The novelist and blogger James Bradley is currently hosting an interesting discussion about the problems and perils of literary journals venturing onlineee. Here’s a taste:
Meanjin has decided to create a separate entity which complements and extends the print version of the magazine by providing content specifically created for an online environment.
All of which makes the redesign of the physical magazine, and its preparedness to rethink how the medium might affect the message seem less about simply taking design cues from elsewhere and more about a really serious strategy to find a model which might contain good writing across a variety of media (a project that’s also visible in Sophie and the magazine’s enthusiastic and highly successful embrace of the possibilities of Twitter).
In and of itself the successful implementation of such a strategy would be interesting, but I suspect the current convulsions in the media landscape give it increasing urgency. As the newspapers stumble dinosaur-like towards their inevitable oblivion, the question of where the Australian cultural and literary conversation will occur is sharpening, and I’d have to say that at this point the forums aren’t exactly thick on the ground. I can name a slew of American sites such as The Second Pass, Salon, BookForum or The Millions, all of which offer access to writing about books and ideas of a very high standard, and which, to a greater or lesser degree, embrace the possibilities of the internet as a medium. By contrast, there are almost no Australian sites offering anything of the sort, nor – at least without considerable private or institutional backing – does it seem likely there will be any time soon.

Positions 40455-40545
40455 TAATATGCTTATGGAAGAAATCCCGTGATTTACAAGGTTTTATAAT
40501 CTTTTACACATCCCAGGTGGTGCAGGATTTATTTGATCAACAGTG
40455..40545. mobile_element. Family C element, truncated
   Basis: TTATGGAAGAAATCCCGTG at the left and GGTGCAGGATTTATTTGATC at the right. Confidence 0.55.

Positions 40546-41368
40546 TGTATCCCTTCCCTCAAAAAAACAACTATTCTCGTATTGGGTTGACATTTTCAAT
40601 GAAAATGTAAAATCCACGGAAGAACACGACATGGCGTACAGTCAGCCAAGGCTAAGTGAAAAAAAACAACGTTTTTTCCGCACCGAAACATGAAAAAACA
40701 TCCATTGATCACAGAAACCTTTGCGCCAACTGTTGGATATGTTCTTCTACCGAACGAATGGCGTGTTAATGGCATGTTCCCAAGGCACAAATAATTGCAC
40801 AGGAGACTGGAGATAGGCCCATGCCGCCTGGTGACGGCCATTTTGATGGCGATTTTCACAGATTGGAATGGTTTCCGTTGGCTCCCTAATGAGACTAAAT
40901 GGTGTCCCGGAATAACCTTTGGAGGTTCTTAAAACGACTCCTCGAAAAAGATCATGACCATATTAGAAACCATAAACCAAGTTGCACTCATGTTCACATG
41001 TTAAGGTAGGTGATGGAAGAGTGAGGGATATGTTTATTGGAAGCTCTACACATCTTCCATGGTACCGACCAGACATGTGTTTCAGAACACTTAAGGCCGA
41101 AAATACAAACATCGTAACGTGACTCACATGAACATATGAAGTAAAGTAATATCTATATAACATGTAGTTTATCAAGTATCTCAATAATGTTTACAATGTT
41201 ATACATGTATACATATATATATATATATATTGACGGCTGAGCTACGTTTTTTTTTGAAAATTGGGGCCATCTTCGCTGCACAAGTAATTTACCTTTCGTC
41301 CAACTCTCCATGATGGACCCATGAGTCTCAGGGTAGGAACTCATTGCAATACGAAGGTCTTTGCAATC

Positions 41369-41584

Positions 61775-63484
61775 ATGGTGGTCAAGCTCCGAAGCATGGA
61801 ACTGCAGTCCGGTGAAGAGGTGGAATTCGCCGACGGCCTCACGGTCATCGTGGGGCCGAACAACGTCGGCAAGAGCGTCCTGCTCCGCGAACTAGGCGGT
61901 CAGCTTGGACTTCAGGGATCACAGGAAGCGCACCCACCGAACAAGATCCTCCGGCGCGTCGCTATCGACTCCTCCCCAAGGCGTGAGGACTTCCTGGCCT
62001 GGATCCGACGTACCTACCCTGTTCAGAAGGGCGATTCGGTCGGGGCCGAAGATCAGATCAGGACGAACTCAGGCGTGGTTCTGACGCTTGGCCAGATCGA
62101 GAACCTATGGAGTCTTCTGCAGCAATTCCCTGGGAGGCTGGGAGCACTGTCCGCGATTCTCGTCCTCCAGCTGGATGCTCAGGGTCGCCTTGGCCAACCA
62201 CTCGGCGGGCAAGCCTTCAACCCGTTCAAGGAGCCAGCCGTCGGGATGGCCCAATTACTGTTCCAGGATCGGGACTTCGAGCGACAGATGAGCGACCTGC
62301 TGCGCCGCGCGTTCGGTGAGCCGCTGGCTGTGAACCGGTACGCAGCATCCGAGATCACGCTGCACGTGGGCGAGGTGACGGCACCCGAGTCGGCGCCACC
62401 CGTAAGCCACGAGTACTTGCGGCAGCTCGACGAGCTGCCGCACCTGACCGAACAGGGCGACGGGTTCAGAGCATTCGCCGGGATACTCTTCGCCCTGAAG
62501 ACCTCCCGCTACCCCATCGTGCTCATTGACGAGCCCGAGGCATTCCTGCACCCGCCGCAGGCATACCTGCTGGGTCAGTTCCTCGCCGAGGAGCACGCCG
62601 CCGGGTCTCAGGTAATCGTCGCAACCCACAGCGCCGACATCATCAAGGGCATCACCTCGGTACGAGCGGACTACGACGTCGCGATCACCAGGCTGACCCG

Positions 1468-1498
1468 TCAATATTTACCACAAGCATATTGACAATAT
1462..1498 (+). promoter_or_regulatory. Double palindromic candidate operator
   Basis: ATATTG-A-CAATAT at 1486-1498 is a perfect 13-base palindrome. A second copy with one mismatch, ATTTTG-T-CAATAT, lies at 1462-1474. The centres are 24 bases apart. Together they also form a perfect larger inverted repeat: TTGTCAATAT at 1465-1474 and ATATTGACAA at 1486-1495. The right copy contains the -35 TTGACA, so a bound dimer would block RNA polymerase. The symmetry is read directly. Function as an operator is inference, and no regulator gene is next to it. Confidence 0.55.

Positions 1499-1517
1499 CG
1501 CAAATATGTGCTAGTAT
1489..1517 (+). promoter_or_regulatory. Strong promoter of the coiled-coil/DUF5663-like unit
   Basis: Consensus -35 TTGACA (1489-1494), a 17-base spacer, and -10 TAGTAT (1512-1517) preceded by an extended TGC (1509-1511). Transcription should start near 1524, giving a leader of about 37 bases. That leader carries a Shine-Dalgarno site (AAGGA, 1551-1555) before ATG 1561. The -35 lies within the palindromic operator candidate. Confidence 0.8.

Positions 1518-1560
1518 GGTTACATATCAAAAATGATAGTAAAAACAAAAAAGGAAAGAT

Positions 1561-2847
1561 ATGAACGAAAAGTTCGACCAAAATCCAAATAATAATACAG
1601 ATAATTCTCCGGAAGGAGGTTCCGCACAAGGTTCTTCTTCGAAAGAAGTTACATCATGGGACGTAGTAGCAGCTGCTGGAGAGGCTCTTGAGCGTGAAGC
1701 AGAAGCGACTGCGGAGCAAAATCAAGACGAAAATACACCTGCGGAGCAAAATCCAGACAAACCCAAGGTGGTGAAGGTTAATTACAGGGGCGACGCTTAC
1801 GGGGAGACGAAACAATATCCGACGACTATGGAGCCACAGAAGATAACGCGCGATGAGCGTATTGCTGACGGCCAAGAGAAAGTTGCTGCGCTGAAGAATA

Joint the discussion here.